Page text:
Because you probably don't cook your turkey the way that we cook our turkey, which is in a hole in the ground, if you're looking for tips on how to roast a turkey, Aimee from Simple Bites has an excellent tutorial filled with hard-earned tips. She once spent a summer as a resort chef and roasted 22 turkeys over the course of 11 weeks. I think this makes her an expert on the subject, don't you?
However, if you're looking for bread, appetizers, sides, and desserts, there are more than a few options scattered throughout this site. To make it a little easier to track down some of my favorites, here they are, in handy, photographic form.
The first thing I'll be making in my Thanksgiving prep is cranberry sauce. I've tried many variations on the theme, but this is the sauce that has emerged victorious. Even die-hard jarred jellied-sauce fans like this one:
You may also need a breakfast option, particularly if you have house guests. I'm partial to the scones, though you really can't go wrong with pancakes (real maple syrup! butter! any excuse to have the two together!).
If you've been put in charge of bread, either focaccia (substitute dried cranberries and walnuts tucked into the dough for the potato, rosemary, and lemon juice in the posted recipe) or oatmeal bread are good choices.
If you're the designated appetizer-maker, perhaps some buttery broiled oysters would be your thing? If not, how's about some caramelized onion dip, or this super-easy-though-always-a-hit caramelized onion tart (we're on a caramelized onion roll, here, it seems)?
It's always difficult to decide what sides to make, though Mom's Stuffing (Mom's mushy stuffing. There, I said it.) is a must.
For a little change of pace - and because I'll be making a cousin to candied yams, sweet and spicy candied butternut squash, this year - sweet potato cakes are another possible side.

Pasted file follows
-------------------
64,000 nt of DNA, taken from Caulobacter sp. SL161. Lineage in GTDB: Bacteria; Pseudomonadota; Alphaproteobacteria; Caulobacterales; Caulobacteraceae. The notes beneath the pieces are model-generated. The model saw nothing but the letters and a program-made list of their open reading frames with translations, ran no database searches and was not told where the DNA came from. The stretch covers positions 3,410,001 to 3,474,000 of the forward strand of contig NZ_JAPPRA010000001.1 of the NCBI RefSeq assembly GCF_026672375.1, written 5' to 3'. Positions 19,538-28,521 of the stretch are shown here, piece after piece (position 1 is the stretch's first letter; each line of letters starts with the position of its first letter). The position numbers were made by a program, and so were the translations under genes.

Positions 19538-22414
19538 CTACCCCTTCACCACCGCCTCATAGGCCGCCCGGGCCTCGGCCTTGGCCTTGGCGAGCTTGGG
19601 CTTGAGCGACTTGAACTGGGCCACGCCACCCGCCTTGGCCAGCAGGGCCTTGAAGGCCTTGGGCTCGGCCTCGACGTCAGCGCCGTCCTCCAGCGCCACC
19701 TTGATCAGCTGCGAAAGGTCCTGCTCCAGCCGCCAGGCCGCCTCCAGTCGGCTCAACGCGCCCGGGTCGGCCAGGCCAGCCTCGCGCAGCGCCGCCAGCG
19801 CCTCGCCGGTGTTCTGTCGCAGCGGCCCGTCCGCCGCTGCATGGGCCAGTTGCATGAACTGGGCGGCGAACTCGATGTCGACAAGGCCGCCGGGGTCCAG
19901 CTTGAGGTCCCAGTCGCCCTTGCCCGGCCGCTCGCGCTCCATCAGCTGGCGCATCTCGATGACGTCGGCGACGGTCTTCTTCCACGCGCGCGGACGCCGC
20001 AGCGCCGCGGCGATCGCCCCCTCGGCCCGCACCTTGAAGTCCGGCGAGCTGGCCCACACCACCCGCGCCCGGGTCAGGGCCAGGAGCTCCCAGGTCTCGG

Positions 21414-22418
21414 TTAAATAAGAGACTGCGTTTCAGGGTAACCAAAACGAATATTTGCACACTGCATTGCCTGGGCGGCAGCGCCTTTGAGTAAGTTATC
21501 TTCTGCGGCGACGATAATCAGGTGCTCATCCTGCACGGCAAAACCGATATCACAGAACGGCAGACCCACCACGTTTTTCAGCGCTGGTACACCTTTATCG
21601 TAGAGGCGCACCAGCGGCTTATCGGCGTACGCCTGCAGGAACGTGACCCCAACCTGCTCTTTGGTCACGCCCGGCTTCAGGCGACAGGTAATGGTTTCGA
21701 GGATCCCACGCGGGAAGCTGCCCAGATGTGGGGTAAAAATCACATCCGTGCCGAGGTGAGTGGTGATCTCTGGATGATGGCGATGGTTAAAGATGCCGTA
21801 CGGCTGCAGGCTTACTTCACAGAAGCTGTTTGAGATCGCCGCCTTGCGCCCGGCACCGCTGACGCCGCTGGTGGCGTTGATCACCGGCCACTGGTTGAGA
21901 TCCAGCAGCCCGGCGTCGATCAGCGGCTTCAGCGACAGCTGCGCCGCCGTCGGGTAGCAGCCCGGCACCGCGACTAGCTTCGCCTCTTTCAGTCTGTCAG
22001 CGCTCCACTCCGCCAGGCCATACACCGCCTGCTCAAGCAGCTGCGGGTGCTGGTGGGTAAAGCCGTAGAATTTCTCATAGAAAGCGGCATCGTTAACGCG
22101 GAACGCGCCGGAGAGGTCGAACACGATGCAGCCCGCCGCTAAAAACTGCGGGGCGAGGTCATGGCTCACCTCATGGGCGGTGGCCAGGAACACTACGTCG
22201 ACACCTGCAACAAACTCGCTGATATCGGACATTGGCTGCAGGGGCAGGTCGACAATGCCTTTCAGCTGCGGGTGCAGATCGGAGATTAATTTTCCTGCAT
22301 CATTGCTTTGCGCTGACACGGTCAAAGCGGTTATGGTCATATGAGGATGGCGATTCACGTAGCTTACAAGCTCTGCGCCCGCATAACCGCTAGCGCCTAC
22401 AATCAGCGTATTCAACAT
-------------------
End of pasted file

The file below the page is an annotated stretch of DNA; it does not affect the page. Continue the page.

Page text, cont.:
|butternut about to be cooked to a candied state|
If you have my book, the Roasted Carrots with Thyme, Roasted Garlic Collard Greens, Roasted Beets with Caramelized Beet Greens and Orange-Walnut Pesto, and Cider-Braised Fennel are all good veggie side-dish options, and the Israeli Cous Cous with Chickpeas and Almonds or Smashed Sugar-Roasted Sweet Potatoes are substantial sides that also pair well with turkey.
If you'd prefer to go altogether meat-free, this roasted root vegetable pot pie is a hearty, flavorful option:
And - of course - no Thanksgiving would be complete without dessert. This apple cake does double-duty as breakfast, and, well, you know - so does the pumpkin tiramisu, now that I think about it.
I haven't yet posted this recipe, but, it, too, is coming. Apple Crostata - easy and feeds a crowd. Oh, and it too doubles as a breakfast item. Hmmmmm. How about that? Now that this trend has been exposed, I have to admit that in my world, pretty much any dessert could double as breakfast. Hello, flourless chocolate cake, you'll be a perfect match for this espresso, nice to see you here this morning.
Only there isn't a flourless chocolate cake on the Thankgiving menu. Yet.
What are you making this Turkey Day? What are your family's favorites or must-haves? And are there any that you wish would go away?